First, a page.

The Ugly Truth

The disappointing thing about “The Ugly Truth” isn’t that it’s formulaic, stupid, and unfunny. It’s that it’s formulaic, stupid, and unfunny in all the usual ways. Is there no more ingenuity in Hollywood? Can no one think of new ways for movies to be irritating and pointless?

So we’re in Sacramento, and Abby (Katherine Heigl) is the producer of a local morning news show, and she’s a well-organized, unflappable, problem-solving control freak. When she goes on a date, she runs a background check on the guy first and prints out a list of talking points in case the conversation lags, a list that she doesn’t even bother to hide in her date’s presence. Yet she wonders why her love life never goes anywhere. This is because she is a moron.

Meanwhile, there is a popular public-access TV show (do those still exist?) called “The Ugly Truth,” in which the grunting, unshaven host, Mike (Gerard Butler), explains, week after week, that men only care about a woman’s physical appearance, that they are not capable of true love, and that the sooner women accept these truths and adjust their expectations accordingly, the better. Abby stumbles across the show one night and, incensed, calls in to insist that some men ARE decent, caring human beings, and that she’s holding out hope for her Mr. Right to come along. Mike counters that Abby is living in a fantasy world and is probably ugly.

The next morning — less than 12 hours later — Abby discovers that her boss saw this exchange, didn’t realize Abby was the caller, and has hired Mike as a new correspondent for the morning show! It’s like that scenario that occurs in 99% of all romantic comedies, where the man is rude to a woman in the elevator, then discovers upstairs that she’s his new boss! And it’s always so funny and unexpected, every single time.

Mike enjoys cheerfully sexually harassing his female co-workers in the most explicit terms, which the movie thinks is plausible and realistic because at least someone mentions “sexual harassment” once. (It’s Abby who mentions it. Then she drops it and lets him continue sexually harassing her without trying to have him fired, which would be very easy and wholly justified.) On the air, Mike befuddles the anchors, husband-and-wife team Larry (John Michael Higgins) and Georgia (Cheryl Hines), by going off-script and staging crazy stunts like having bikini-clad bimbos Jell-O wrestle in a wading pool outside the TV station’s door. (He somehow sets this up without anyone at the station knowing about it.)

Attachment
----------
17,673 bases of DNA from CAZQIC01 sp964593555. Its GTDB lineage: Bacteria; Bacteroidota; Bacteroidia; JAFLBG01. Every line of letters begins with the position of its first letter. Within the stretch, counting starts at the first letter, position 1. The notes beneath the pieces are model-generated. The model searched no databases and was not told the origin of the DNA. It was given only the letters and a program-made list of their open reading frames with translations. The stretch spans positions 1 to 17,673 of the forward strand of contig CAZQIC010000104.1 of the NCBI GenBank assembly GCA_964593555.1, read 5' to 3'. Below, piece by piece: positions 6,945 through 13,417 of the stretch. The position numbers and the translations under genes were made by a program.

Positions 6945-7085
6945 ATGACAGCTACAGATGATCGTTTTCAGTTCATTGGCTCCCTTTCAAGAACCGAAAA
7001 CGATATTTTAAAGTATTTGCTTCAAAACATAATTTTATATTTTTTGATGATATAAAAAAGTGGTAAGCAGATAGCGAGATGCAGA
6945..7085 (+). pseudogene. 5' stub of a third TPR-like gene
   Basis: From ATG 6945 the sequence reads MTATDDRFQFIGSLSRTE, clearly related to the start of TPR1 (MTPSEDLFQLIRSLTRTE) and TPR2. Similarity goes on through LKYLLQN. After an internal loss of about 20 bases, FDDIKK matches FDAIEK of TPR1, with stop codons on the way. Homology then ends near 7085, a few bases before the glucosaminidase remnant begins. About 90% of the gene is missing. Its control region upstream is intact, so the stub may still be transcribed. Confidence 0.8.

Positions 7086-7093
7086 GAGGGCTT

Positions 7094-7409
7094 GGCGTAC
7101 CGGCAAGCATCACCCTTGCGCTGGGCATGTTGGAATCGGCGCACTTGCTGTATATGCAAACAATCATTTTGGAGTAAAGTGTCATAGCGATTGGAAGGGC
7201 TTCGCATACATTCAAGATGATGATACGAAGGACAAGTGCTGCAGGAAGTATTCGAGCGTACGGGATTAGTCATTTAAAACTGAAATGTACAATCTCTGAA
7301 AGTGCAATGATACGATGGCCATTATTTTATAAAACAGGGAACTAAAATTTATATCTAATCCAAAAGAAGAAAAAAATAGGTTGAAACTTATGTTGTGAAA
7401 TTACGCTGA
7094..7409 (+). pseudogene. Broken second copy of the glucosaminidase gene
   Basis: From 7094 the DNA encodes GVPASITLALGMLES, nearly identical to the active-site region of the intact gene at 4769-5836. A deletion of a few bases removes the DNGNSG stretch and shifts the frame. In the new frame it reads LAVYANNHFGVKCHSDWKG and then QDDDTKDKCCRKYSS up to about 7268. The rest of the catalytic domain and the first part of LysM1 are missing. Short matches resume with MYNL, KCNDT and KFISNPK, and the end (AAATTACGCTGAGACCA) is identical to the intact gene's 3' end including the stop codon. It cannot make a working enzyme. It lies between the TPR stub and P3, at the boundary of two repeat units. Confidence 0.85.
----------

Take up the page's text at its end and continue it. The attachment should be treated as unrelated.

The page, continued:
The real plot kicks in when Abby meets a handsome doctor named Colin (Eric Winter), who lives in her apartment complex. As you might expect, the way she meets him is that she has to climb a tree to get her cat and she sees him through his window, towel-clad after taking a shower, and she pauses to ogle him, and then she falls and is hanging upside-down from a tree branch, her skirt over her head and her panties showing, and then Colin hears the commotion and comes outside to help her, and his towel falls off and Abby’s face is suspended exactly at wang level. You know, the basic girl-meets-boy story.

Anyway, since Abby is a clueless buffoon with absolutely no idea how human beings interact with each other (note: this is my interpretation, not the movie’s), she lets Mike give her advice on how to get Colin to fall in love with her. They agree that if Mike’s advice works, Abby has to quit hassling him about being a sexist troglodyte. If it fails, Mike will quit the show.

The advice he gives her, obviously, is to dress like a tart, never disagree with anything Colin says, never talk about her own problems, and so forth. In one scene, Colin and Abby go to a baseball game and Mike follows them so he can feed Abby instructions through a tiny earpiece. (Yes, really. The movie actually uses this idea.) It gets better, though: At the game, Abby is humiliated when the Jumbo-Tron captures her in a position that makes it look like she’s performing a sex act on Colin. Again: yes, really. I know it sounds like I’m making up a fictional terrible movie that’s cobbled together from remnants of other terrible movies, but no.

Did I mention the vibrating panties? Well, Abby wears some vibrating panties on a date, and the date leads to her and Colin joining Mike and her TV bosses for dinner (don’t ask me why), and the panties start vibrating, and rather than go to the restroom and remove them, she stays at the table and keeps talking, except she can’t speak very well because she’s in the middle of sexual ecstasy, and boy does she ever look funny!!

Like I said at the beginning, it’s the usual stupidity, and it leads to the usual foregone conclusions. (Do you suppose Abby and Mike will wind up falling for EACH OTHER??) The director, Robert Luketic, showed promise with his first two features, “Legally Blonde” and the under-seen “Win a Date with Tad Hamilton!,” but perhaps those were flukes. Everything he’s done since then — “Monster-in-Law,” “21,” and now this — has been unfortunate at best. The screenplay, originally by first-timer Nicole Eastman but rewritten by “Legally Blonde” and “She’s the Man” duo Karen McCullah Lutz and Kirsten Smith, offers little to work with anyway.

And since it’s moronic the way most of these things are moronic, I can’t even really muster any good hate for it. Its worthlessness does not impress me. It’s like when you see a pile of dog poop on the sidewalk. You think, “Ugh, someone left a mess here.” But it’s nothing special. You’ve seen this sort of thing before, you’ll see it again, it’s nothing to get worked up about. But make no mistake. It IS dog poop.

D (1 hr., 37 min.; R, a lot of profanity and vulgar dialogue, some sexuality, brief nudity.)